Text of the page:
BUDGET: Little new for education in Hunter

By , 10/04/2019 12:15

THERE was little in the state budget specifically for Hunter schools with most of the government’s attention directed to funding the federal government’s Gonski reforms.

Education Minister Adrian Piccoli said it was a record $14billion education budget for 2013-14.

In included $153million towards the extra $5billion nationally to deliver the Gonski reforms up to 2019, which will benefit Hunter schools.

That state government has also put aside $320million for school maintenance, a 23per cent increase, and nearly $1billion for private schools.

There were five new schools for Sydney but none for the ever-bulging Hunter.

‘‘The NSW Government is spending $301million on early childhood education and care, continuing the focus on universal access to quality early childhood education in the year before school,’’ Mr Piccoli said.

The state government also noted its plan to give greater control over school budgets to principals would be rolled out in 2014 through a staggered implementation.

‘‘The reforms currently under way in NSW are already consistent with the direction of the Gonski report,’’ Mr Piccoli said.

‘‘These reforms will be see funding targeted to where it is needed most.’’

Capital works in the Hunter long on parents’ agendas and still not funded included a high school at Medowie, replacement building for demountables at The Junction Public, a creative arts centre at Callaghan College Jesmond Campus, new school at Cameron Park and new buildings at Ashtonfield Public.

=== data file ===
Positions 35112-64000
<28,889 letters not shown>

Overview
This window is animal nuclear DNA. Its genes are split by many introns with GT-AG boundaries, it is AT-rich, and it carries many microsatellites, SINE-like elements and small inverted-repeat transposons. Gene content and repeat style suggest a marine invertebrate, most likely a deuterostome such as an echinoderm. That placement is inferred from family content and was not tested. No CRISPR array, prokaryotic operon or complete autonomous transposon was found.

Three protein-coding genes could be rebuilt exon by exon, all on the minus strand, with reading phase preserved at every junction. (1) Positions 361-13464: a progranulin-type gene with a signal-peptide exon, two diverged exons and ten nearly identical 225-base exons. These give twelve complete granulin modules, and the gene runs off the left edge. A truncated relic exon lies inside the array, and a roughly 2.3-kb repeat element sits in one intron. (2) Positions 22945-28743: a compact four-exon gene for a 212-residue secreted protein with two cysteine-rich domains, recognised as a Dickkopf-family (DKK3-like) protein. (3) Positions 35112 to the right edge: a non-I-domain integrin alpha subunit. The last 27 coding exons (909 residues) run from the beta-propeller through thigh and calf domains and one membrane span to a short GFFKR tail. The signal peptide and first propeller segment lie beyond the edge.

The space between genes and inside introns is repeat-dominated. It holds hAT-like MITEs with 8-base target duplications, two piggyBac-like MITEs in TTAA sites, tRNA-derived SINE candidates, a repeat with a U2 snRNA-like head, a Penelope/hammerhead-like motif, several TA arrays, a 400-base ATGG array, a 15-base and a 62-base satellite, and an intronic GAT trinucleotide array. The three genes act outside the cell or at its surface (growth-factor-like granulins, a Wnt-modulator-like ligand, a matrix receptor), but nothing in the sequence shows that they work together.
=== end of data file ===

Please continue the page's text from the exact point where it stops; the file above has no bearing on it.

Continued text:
What was funded was the Rutherford High School upgrade and the Maitland Tutorial Central Relocation.

There was also almost $9million to relocate Gosford Public School.

Statewide there was $2.3billion for TAFE and other vocational training including at Hunter TAFE where there was money for Kurri Kurri Campus Plant and Heavy Vehicle Training Centre and $6.2million for Maitland Campus Centre for Dry Wall Plastering and Associated Trades.

WAITING TOO LONG: From left to right, Hayley, 12, and Rose Jorgensen, 13, Sharon Pascoe, Breanna Almond, 16, and Abbey Marshall, 14, from Lake Macquarie High School. Picture: Jonathan Carroll

Spending welcomed

REACTION: IT’S like pulling teeth.

That’s the experience of Hunter parents trying to get school maintenance funding from the NSW Education Department.

Parent groups welcomed news in yesterday’s state budget of a 23 per cent increase to maintenance funding for schools and principals getting increased control over school budgets.

Lake Macquarie High P and C president Sharon Pascoe said their 53-year-old school’s buildings needed regular work such as gutters unclogged, painting and cracked concrete repair.

‘‘We have got to the stage where just pay for it ourselves,’’ she said.

‘‘It’s a huge priority for us.’’

A better share of funding for state schools under the Gonski reforms was also welcomed. The changes should see more funding for students with special needs and Ms Pascoe said the school would like to get more teacher’s aides for them.

‘‘It’s only going to benefit students,’’ she said.

Ms Pascoe was disappointed not to see mention of money for school security fences.

Lake Macquarie High is on a large site at Booragul and has previously lost a building to arson and fallen victim to a serious graffiti attack.

Parents have been lobbying for more than five years for a fence.

‘‘They tell us we’re top of the list then we find out there is no list.’’

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